Gavin Sibthorpe of the GMB was elected as the new Co-Convenor of the Joint Policy Committee.

David Evans gave his General Secretary’s report and made the obvious point that everything the party did was focused on the marginal constituencies needed to get us to 326 seats in the Commons. For the May elections there were target local authorities that aligned with parliamentary marginals. These would be challenging elections with a difficult base line for Labour. Pleasingly, more people are out campaigning and making more canvassing contacts than in recent years. Membership is now 434,000. That’s similar to late 2019 and not the haemorrhaging being speculated about on social media. In fact, membership has had an uptick in recent weeks due to the bad news afflicting the Tories. The cyber incident meant Member Centre is down so staff have had to develop work arounds and manual processes. A large number of join requests are being processed manually.

David reported that the Organise to Win restructuring had achieved 66% of the cuts in spending required to balance the budget. Staffing had been reduced by a net 60 posts (some new posts had been created in the regional hubs), without any compulsory redundancies. Non-staff costs were being reduced. The Party was on track for a balanced budget and a war chest for the General Election campaign.

A strong technical submission had been made to the Boundary Commission on the new parliamentary boundaries. Reselection trigger ballots had started, and six MPs had already been reselected, with another 50 processes underway. 350 people were being trained by the Future Candidates Programme. The new selections paper would deliver excellent candidates.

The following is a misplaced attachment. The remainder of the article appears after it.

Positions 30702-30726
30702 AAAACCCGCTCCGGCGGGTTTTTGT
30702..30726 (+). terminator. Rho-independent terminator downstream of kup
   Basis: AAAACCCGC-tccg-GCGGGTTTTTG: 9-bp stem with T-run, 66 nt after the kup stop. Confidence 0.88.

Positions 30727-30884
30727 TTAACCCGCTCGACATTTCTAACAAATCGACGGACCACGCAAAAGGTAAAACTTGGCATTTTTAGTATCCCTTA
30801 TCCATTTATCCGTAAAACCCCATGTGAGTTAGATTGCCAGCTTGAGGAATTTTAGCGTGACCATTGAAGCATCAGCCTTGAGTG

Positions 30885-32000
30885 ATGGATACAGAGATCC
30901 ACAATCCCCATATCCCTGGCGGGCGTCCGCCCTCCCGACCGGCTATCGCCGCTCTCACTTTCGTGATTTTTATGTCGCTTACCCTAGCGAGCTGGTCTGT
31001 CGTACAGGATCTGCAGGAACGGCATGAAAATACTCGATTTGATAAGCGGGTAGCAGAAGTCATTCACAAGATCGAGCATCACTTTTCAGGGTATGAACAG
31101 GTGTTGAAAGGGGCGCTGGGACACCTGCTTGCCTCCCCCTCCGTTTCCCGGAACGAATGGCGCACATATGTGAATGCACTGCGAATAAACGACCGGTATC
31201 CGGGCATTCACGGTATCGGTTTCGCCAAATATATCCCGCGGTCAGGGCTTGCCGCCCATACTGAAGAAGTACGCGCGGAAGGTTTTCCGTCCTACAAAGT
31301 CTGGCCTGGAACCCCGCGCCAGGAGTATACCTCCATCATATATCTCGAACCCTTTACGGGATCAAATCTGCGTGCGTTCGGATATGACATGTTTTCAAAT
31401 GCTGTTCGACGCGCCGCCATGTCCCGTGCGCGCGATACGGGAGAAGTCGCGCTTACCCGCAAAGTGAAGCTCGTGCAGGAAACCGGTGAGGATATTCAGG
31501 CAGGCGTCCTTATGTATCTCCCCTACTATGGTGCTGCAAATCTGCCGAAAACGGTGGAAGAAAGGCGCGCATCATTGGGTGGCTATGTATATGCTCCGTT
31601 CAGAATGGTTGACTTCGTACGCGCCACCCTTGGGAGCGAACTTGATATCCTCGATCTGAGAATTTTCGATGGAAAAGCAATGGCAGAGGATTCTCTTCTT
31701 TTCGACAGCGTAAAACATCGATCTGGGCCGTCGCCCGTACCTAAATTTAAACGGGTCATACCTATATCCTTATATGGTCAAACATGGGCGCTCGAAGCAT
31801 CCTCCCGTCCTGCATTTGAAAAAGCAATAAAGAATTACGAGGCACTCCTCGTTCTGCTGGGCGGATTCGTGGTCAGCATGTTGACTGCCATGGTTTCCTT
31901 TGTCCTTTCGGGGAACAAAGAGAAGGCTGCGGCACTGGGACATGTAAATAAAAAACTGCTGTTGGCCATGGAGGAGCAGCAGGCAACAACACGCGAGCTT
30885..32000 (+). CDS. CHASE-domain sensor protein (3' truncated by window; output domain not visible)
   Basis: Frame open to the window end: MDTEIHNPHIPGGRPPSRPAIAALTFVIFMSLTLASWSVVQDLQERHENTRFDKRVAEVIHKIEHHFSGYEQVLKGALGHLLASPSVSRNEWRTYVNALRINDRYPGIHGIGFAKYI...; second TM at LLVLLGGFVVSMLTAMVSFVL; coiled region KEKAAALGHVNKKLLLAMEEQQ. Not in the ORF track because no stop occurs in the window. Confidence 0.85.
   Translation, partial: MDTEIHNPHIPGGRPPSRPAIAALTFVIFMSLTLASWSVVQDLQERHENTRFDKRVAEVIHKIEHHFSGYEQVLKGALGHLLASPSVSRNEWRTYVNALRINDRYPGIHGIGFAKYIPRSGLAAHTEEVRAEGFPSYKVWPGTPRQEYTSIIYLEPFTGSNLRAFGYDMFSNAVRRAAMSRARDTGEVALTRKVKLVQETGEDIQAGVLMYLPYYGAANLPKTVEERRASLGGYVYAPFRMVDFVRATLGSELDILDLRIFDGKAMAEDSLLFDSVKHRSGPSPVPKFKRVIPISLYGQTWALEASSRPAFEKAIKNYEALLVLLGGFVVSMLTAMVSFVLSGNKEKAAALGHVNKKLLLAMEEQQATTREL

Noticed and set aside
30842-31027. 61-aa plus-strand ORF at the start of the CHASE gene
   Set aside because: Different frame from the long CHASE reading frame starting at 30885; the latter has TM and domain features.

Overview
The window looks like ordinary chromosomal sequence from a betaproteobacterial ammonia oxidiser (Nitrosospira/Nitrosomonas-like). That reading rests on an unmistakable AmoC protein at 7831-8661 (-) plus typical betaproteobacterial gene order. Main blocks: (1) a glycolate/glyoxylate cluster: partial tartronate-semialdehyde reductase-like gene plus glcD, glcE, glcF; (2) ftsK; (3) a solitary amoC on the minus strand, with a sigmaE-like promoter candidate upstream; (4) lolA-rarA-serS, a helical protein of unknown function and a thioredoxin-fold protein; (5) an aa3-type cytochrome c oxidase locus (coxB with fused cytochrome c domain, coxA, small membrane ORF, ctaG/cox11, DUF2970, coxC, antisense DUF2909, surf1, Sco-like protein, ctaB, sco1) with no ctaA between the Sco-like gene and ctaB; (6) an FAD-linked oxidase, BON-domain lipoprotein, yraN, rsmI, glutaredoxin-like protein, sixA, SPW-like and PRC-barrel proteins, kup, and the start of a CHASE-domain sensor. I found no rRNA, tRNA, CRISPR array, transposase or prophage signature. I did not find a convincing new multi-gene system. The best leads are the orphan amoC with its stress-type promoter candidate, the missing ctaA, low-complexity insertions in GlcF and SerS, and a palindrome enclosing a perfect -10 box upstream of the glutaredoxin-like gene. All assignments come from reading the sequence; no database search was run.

The party was implementing an action plan on diversity and inclusion.

Work on implementing the Liverpool Report is progressing well, led by Sheila Murphy, who is working to set up campaign structures and improve governance and probity measures in the City Council Labour Group. The number of complaints about members in Liverpool is falling.

I asked for a clear statement that we would have nothing to do with pacts, deals or alliances and that we were focused on winning a Labour majority government. I was pleased that both David and Shabana Mahmood, the National Campaign Coordinator, confirmed that and said there would be no deals with any other party and we would stand in every seat. Decisions about targeting resources would be driven by our own priority of getting a majority Labour government, not what other parties were up to.

After David’s report, we dealt with the papers on the new system for parliamentary selections. The NEC will longlist candidates in each constituency, in order to both increase diversity and help underrepresented groups get a shot at standing, and to carry out due diligence and remove unsuitable candidates before the process, rather than have to get people to stand down once they are selected and the media exposes things from their past. There will be a spending cap (£1,000 in the smallest CLPs up to £3,500 in the largest) for the first time, and a far shorter process, lasting only five weeks. Both measures are aimed at making the process more accessible to people with less money and time.

A range of amendments had been tabled. Some were withdrawn, and many others accepted by the staff. Ann Black wanted an even lower spending cap of £500 but didn’t persuade any of the rest of us of this. However, Ann’s proposal to limit nomination rights on the party, as opposed to affiliate side, to geographical branches, and not allow the new equalities branches (Women’s branches etc) to nominate was passed by 19 votes to 13. There was a unanimous vote to require a minimum of 50% women to each shortlist, rather than the “gender balanced” shortlist proposed in the original paper, which would have reserved half the places on the shortlist for men. We couldn’t reach a consensus on whether membership lists should be provided to all longlisted candidates or only to those who have been shortlisted, so this will be resolved after the meeting.